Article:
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Eline A.J. Willemse, [1,2,3] * Ann De Vos, [4] Elizabeth M. Herries, [5] Ulf Andreasson, [6] Sebastiaan Engelborghs, [3] Wiesje M. van der Flier, [2,7] Philip Scheltens, [2] Dan Crimmins, [5] [dagger] Jack H. Ladenson, [5] Eugeen Vanmechelen, [4] Henrik Zetterberg, [6,8,9] Anne M. Fagan, [10] Kaj Blennow, [6] Maria Bjerke, [3] and Charlotte E. Teunissen [1]

[1] Neurochemistry laboratory, Department of Clinical Chemistry, Amsterdam Neuroscience, VU University Medical Center Amsterdam, the Netherlands; [2] Alzheimer Center, Department of Neurology, Amsterdam Neuroscience, VU University Medical Center Amsterdam, the Netherlands; [3] Reference Center for Biological Markers of Dementia (BIODEM), Department of Biomedical Sciences, Institute Born-Bunge, University of Antwerp, Antwerp, Belgium; [4] ADx NeuroSciences, Ghent, Belgium; [5] Department of Pathology and Immunology, Washington University School of Medicine, St. Louis, MO; [6] Clinical Neurochemistry Laboratory, Institute of Neuroscience and Physiology, the Sahlgrenska Academy at the University of Gothenburg, Molndal, Sweden; [7] VU University Medical Center, Epidemiology & Biostatistics, Amsterdam, the Netherlands; [8] UCL Institute of Neurology, Department of Molecular Neuroscience, Queen Square, London, United Kingdom; [9] UK Dementia Research Institute, London, United Kingdom; [10] Department of Neurology, Knight Alzheimer's Disease Research Center, Hope Center for Neurodegenerative Disorders, Washington University School of Medicine, St. Louis, MO.

* Address correspondence to this author at: Room PK2Br129, Laboratory of Neurochemistry, Department of Clinical Chemistry and Alzheimer center, VU University Medical Center, De Boelelaan 1117, 1081 HV Amsterdam, The Netherlands. E-mail

([dagger]) Deceased.

Received October 24, 2017; accepted February 6, 2018.

Previously published online at DOI: 10.1373/clinchem.2017.283028

[C] 2018 American Association for Clinical Chemistry

[11] Nonstandard abbreviations: AD, Alzheimer disease; CSF, cerebrospinal fluid; WashU, Washington University; ADx, ADx Neuro Sciences; UGot, University of Gothenburg; DLB, dementia with Lewy bodies; FTD, frontotemporal dementia; VaD, Vascular dementia; PBST, PBS containing 0.05%Tween-20; LLOQ, lower limit of quantification; ANCOVA, analysis of covariance; MMSE, Mini-Mental State Examination.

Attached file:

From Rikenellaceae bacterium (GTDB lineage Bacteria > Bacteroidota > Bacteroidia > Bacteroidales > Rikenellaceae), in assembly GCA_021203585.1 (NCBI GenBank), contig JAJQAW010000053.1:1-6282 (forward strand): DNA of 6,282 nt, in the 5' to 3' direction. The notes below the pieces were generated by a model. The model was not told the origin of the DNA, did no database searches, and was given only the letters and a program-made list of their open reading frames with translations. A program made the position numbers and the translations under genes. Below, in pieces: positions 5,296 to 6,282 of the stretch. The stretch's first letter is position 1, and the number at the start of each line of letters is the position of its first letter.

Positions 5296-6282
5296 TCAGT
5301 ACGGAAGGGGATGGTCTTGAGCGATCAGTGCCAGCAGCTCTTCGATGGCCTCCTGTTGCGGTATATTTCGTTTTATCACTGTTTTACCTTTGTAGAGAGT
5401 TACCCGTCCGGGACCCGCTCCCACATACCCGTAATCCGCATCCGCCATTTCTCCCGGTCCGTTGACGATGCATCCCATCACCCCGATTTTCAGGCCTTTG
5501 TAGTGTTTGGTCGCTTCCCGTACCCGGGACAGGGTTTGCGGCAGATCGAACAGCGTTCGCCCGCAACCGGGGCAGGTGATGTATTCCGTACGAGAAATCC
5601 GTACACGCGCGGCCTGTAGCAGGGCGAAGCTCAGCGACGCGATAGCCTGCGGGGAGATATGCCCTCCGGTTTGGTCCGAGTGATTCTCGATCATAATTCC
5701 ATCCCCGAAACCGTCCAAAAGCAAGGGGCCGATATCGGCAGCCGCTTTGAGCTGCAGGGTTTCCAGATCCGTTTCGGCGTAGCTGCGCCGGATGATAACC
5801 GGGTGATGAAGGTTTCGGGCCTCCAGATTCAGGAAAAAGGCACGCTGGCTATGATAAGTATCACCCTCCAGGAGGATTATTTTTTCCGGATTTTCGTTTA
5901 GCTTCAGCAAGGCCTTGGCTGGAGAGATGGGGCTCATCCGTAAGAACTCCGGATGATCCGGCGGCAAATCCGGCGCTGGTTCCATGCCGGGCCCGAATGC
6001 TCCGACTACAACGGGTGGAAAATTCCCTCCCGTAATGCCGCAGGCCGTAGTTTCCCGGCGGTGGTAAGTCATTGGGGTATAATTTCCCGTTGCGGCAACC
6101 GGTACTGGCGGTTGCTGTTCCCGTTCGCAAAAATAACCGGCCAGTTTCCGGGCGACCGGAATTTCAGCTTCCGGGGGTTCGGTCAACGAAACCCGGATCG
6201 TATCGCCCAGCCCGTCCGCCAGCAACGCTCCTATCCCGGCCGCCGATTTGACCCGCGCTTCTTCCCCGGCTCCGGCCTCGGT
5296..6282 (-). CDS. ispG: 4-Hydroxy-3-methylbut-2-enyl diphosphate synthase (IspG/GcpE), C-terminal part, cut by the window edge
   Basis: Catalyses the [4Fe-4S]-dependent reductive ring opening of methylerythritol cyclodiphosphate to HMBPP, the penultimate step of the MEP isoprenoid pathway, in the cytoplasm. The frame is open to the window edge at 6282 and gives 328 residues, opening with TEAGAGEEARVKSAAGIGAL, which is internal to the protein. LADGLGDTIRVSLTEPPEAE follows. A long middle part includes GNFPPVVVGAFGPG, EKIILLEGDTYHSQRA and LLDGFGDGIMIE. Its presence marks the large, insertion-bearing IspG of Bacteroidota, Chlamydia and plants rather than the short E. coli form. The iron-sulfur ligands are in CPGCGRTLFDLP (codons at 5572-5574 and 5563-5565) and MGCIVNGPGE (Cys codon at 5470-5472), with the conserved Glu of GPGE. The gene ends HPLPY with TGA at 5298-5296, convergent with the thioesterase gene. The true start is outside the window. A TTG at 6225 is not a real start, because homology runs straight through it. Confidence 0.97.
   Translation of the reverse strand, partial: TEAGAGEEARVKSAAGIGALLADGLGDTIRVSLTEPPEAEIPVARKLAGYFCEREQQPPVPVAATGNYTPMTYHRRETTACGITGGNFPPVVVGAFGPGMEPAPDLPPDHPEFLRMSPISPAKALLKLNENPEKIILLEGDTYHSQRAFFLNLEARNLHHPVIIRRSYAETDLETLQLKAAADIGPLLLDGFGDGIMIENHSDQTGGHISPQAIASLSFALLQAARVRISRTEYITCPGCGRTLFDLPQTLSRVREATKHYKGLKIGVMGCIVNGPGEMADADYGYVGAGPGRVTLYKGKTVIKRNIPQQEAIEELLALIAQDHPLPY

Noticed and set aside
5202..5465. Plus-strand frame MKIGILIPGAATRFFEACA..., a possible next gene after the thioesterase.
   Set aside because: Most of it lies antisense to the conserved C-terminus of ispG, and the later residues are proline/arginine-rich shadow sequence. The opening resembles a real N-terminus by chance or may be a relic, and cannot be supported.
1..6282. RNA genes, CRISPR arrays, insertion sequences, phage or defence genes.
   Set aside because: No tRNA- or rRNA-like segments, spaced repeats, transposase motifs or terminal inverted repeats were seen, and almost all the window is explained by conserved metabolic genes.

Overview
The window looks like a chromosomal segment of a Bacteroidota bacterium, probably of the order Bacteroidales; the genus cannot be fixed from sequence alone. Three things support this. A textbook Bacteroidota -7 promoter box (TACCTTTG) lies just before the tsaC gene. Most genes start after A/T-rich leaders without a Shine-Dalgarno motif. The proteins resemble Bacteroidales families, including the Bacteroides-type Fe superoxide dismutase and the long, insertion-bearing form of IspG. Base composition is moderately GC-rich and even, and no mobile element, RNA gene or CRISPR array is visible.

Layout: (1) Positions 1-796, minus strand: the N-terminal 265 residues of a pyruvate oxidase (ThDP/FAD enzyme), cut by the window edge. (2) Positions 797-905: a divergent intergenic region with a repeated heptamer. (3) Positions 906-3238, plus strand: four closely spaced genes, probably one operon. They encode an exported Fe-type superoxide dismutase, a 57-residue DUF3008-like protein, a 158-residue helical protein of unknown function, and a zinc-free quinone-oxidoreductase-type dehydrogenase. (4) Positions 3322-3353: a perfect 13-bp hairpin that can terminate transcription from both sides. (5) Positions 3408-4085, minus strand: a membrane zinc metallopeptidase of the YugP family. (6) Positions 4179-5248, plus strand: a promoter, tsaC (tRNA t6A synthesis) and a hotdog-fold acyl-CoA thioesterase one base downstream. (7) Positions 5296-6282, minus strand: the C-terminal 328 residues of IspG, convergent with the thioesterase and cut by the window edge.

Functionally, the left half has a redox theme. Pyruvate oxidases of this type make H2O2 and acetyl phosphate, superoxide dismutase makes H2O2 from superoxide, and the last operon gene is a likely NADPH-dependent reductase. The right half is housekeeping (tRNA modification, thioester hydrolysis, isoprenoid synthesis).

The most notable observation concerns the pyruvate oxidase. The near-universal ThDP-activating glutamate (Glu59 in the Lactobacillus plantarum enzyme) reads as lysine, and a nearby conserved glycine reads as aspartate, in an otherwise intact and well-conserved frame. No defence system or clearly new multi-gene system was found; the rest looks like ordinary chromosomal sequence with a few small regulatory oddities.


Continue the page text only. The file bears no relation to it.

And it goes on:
Caption: Fig. 1. Composition of the neurogranin assay calibrator and the epitopes of the neurogranin antibodies, schematically, on silver stain, and on Western blot.

Amino acid sequence of full-length human neurogranin ("parent protein") and its fragments found in CSF and brain tissue (A). The 3 rows above ("antibodies") indicate what epitopes are tagged by the capture and detection antibodies used in the WashU assay (upper row: S10-D23 and G49-G60), ADx assay (middle row: R53-A64 and G62-P75), and UGot assay (bottom row: G52-G65 and V66 -D78). The upper 3 rows depict the amino acid sequences of the calibrators of the assays, of which the numbering is based on the parent protein. Adapted from (9). Silver staining of the WashU, ADx, and UGot calibrators (B). Western blot analysis of neurogranin calibrators, CSF, and brain homogenate stained by the antibodies of the 3 immunoassays(C-H).

Caption: Fig. 2. Neurogranin concentrations in dilutions of 1 brain lysate sample measured by the 3 immunoassays.

y-axis on log2 scale.

Caption: Fig. 3. Three Passing-Bablok regression analysis of the neurogranin assays.

The ADx vs the WashU assays exhibit a proportional difference [slope (95% CI) of regression line: 5.78 (5.36; 6.09)], as well as a systematic difference [intercept (95% CI): -169.72 (-266.41; -56.46)] (A). The UGot vs the WashU assays exhibit a proportional difference [slope (95% CI) of regression line: 5.17 (4.38; 5.83)] but not a systematic difference [intercept (95% CI): -177.48 (-448.19; 45.18)] (B). The UGot vs the ADx assays exhibit a proportional difference [slope (95% CI) of regression line: (0.82 (0.71; 0.94)] but not a systematic difference [intercept (95% CI): 10.36 (-29.37; 57.93)] (C). Orange dots indicate individual CSF samples (n = 108), the dotted lines represent the equation x = y (identity line), and the blue areas show the 95% CIs of the regression lines.
Table 1. Patient sample characteristics. (a)

                             Controls    Dementia due to AD

N                               22               22
Sex (male)                   13 (59%)         13 (59%)
Age                           64 (6)           65 (8)
APOE [epsilon]4 carriers      4 (18)           15(68)
MMSE                        28 [27,29]       18 [16,23]